Thursday, November 3, 2016

Telephone town hall pulls no punches about election stakes | American Federation of Teachers

Telephone town hall pulls no punches about election stakes | American Federation of Teachers:

Telephone town hall pulls no punches about election stakes 

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 We can gather our strength for one last push to turn out our vote for a supremely prepared and qualified candidate who listens to voices on all sides and will work tirelessly to make life better for all Americans. Or we can ease up and allow a grudge-driven reality show TV star to become the nation's next commander-in-chief, free to roll out the Oval Office welcome mat for white supremacists, misogynists, xenophobes, anti-Semites and other hate-filled actors who are trying to warp our national dialogue.

Those were the stark choices laid out for more than 180,000 AFT members in a Nov. 2 telephone town hall conversation led by union President Randi Weingarten and other national education and political leaders. With less than a week remaining, the nationwide discussion also addressed how every AFT member can help in these final few hours by talking with family, friends and colleagues, and by canvassing neighborhoods or making calls, including at-home phone bankingthrough the AFT's Action Network. (Almost 500 people on the call volunteered.)

"I believe with every bit of my soul that Hillary Clinton will be a great president," especially if we get a Senate elected that will partner with her, Weingarten told the audience. The choice on the other ticket, she added, is no choice at all. "We all want change, but do we want the type of change that elects a man so unhinged and disqualified" for high office?  

Weingarten's passion was matched by town hall guest Diane Ravitch, a historian of education, New York University professor and one of the nation's most persuasive voices on education issues. The tone of Donald Trump's campaign is unprecedented in its viciousness, she said, and it "uses the language of authoritarian dictatorship, not the language of democracy."

Public education would be staring at catastrophe with Trump in the White House, Ravitch warned. "Donald Trump looks with contempt on public schools and the people who teach in them." Under Trump, there would be a "renewed push for privatization and destruction of the teaching corps."

Ravitch went on to describe Hillary Clinton as a leader who "is not the lesser of two evils but a wonderful woman, and I'm sure she'll be a great president." While she may hold somewhat different views in areas like charter schools, those differences pale in comparison to the threat posed by Trump. And they are areas where Ravitch felt certain there was common ground to be found. "Hillary Clinton will listen," she said. "I don't know if I'll convince her—but I know an intelligent, thoughtful and open-minded person will listen."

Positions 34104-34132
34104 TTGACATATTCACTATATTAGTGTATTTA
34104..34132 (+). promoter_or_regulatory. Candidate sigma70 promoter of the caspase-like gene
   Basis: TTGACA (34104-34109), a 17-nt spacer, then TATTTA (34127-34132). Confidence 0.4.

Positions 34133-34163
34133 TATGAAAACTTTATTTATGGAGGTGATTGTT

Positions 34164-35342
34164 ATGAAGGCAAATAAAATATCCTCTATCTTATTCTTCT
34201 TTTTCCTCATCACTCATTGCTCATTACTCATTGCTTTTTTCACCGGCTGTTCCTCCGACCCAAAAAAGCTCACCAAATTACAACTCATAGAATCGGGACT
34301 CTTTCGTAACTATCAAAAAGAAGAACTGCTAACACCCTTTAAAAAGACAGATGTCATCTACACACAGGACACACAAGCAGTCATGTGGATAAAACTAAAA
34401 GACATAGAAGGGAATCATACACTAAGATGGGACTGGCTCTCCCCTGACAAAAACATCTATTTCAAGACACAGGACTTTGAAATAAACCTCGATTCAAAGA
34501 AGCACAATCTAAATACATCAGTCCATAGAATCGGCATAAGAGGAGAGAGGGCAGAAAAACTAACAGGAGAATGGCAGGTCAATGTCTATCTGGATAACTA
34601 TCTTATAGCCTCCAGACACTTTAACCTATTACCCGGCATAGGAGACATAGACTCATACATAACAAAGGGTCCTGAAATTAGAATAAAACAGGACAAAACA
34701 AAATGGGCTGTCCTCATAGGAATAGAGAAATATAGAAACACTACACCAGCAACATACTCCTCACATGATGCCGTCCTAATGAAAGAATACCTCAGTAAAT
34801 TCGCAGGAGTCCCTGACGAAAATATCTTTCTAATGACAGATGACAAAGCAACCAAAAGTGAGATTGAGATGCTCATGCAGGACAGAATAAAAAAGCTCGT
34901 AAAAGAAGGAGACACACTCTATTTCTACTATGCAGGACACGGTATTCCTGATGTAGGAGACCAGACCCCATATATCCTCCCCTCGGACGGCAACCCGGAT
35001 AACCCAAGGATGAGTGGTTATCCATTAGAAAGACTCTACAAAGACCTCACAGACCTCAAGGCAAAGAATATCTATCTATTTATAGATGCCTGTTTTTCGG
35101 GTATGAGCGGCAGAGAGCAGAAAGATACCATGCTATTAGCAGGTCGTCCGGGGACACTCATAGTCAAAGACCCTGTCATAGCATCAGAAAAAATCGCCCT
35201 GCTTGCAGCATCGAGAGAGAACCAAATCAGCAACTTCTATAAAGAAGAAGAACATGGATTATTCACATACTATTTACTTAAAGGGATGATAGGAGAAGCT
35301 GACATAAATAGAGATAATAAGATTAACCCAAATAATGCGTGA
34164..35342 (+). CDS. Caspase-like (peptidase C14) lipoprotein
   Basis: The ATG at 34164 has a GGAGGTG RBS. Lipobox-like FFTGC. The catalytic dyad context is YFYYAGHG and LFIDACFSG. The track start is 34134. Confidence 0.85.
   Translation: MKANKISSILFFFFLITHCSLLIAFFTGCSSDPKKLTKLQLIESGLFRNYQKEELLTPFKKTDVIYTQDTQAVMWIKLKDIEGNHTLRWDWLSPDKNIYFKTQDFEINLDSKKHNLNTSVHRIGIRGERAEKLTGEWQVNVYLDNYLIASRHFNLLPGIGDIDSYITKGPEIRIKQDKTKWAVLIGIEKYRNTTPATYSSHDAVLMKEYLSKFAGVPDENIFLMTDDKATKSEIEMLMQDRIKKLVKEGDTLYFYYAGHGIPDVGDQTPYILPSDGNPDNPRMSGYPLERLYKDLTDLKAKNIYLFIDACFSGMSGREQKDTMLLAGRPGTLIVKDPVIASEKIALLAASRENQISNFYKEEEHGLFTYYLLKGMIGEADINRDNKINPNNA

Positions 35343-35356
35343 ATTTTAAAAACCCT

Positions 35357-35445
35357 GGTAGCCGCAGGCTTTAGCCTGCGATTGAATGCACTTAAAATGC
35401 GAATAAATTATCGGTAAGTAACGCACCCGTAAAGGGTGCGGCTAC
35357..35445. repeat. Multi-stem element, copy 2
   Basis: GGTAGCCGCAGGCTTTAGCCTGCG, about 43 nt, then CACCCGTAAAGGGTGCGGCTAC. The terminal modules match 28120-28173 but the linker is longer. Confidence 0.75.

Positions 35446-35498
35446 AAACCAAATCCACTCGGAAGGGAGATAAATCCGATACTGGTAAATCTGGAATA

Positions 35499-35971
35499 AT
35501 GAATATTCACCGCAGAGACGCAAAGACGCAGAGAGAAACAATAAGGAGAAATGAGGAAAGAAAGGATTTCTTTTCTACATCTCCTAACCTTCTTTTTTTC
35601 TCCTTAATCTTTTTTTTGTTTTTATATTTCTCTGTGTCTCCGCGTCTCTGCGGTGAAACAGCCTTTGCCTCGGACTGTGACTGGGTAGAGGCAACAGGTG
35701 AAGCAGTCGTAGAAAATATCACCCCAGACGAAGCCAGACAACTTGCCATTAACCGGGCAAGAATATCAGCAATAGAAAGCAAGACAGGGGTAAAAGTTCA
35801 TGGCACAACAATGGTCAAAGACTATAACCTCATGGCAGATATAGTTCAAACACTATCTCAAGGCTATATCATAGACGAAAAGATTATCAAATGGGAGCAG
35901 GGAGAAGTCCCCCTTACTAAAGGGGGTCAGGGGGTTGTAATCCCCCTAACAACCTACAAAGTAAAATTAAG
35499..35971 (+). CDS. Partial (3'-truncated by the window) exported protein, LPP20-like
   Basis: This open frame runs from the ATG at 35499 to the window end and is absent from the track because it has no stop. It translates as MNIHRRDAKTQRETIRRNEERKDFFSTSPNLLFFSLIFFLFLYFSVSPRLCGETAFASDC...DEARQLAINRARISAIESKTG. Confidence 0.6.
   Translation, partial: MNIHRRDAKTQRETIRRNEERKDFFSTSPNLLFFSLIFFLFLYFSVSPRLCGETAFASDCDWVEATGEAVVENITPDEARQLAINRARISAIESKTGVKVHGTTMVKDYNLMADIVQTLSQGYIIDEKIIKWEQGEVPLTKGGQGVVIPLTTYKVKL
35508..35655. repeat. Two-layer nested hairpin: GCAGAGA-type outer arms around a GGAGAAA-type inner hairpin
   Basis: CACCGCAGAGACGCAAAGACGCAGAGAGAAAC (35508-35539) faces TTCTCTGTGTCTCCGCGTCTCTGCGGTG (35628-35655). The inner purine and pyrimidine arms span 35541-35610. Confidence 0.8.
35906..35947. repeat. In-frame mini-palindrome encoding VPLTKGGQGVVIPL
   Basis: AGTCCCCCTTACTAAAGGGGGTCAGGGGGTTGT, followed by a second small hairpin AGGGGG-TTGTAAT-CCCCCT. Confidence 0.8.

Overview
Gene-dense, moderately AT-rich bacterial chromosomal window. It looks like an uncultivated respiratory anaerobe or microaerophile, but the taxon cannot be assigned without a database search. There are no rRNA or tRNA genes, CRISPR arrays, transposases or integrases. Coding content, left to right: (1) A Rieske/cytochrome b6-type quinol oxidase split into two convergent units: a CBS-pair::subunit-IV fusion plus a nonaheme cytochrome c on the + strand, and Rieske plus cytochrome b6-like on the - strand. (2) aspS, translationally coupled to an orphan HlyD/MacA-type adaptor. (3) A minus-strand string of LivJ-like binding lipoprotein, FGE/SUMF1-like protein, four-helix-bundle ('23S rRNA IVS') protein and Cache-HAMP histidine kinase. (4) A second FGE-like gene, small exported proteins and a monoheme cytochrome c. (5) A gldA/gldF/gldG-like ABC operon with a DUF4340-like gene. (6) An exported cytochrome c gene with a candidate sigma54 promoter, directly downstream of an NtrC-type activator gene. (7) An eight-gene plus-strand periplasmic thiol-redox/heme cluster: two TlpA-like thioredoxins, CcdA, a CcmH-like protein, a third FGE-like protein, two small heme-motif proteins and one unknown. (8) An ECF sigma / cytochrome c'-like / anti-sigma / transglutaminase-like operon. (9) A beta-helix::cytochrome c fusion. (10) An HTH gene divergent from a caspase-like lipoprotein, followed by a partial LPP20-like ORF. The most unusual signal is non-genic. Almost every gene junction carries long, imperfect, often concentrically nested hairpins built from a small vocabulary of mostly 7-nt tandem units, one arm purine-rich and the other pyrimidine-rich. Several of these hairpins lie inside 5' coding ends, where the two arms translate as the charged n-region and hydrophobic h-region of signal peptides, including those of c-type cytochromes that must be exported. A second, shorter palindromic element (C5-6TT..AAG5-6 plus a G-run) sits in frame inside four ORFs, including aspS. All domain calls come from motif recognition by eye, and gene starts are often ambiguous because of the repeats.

Down-ballot hopes
Weingarten was also joined in the town hall discussion by Sen. Jon Tester (D-Mont.), who described tight but eminently winnable matchups in Senate races that will be key to securing a new majority in the upper chamber. Such a majority is essential, he told the audience, if the nation is ever to make progress on such vital matters as seating a full Supreme Court, which the current GOP majority has blocked by refusing to fulfill its constitutional responsibility for White House nominees.

States where Democratic holds or pickups will secure a new majority are Arizona, Florida, Illinois, Indiana, Missouri, Nevada, New Hampshire, North Carolina, Pennsylvania and Wisconsin, Tester said, and the deciding factor in each contest could easily be the Democratic Party's superior ground game. "What wins close races is people helping candidates win by knocking doors and contacting friends," said Tester. "We have to have a Democratic Senate to apply a little common sense to a crazy place like Washington."

Two of the most effective areas for the AFT's get-out-the-vote efforts have shaped up to be pivotal on election night: South Florida, and the region in and around Philadelphia. And approaching voters in ways that present a team for change—candidates both up and down ballot—has proven to be effective, AFTers in these areas report.

The town hall also heard from Chicago teacher Erika Wozniak, an AFT 2016 Everyday Hero and a self-described "hard-core progressive," who made an impassioned appeal for other Bernie Sanders supporters to rally behind Hillary Clinton in these final days. "I am all about quality education, first and foremost, and Hillary is the candidate who will fund our public schools [and] set the example of respect" that educators deserve. Should the Democratic standard-bearer ever visit her classroom, "I'd welcome with her with open arms," Wozniak remarked. "Donald in my classroom is the scariest thought in the world."

Final push
The AFT has been firing on all cylinders in this election, laying the groundwork for Hillary Clinton and strong down-ballot candidates, and for school-friendly results on key ballot questions. Union get-out-the-vote efforts are up and running in 22 states, with more than 300,000 voter contacts, Weingarten reported.

Today, more than 4 out of 5 members are backing candidates endorsed by the union in 2016, but more remains to be done to ensure victory up and down the ballot. The way to start is by contacting your local to see how you can help, or by joining the AFT's call team.
Too much is at stake to let it slip away in these final few hours, Weingarten said. This election "is the clearest assault on our democracy and the closest we have ever come to fascism that I have seen in my life," she told the audience.

What it boils down to, she added, is a choice between "hope and fear, anger and aspiration, democracy and fascism."

[Mike Rose]
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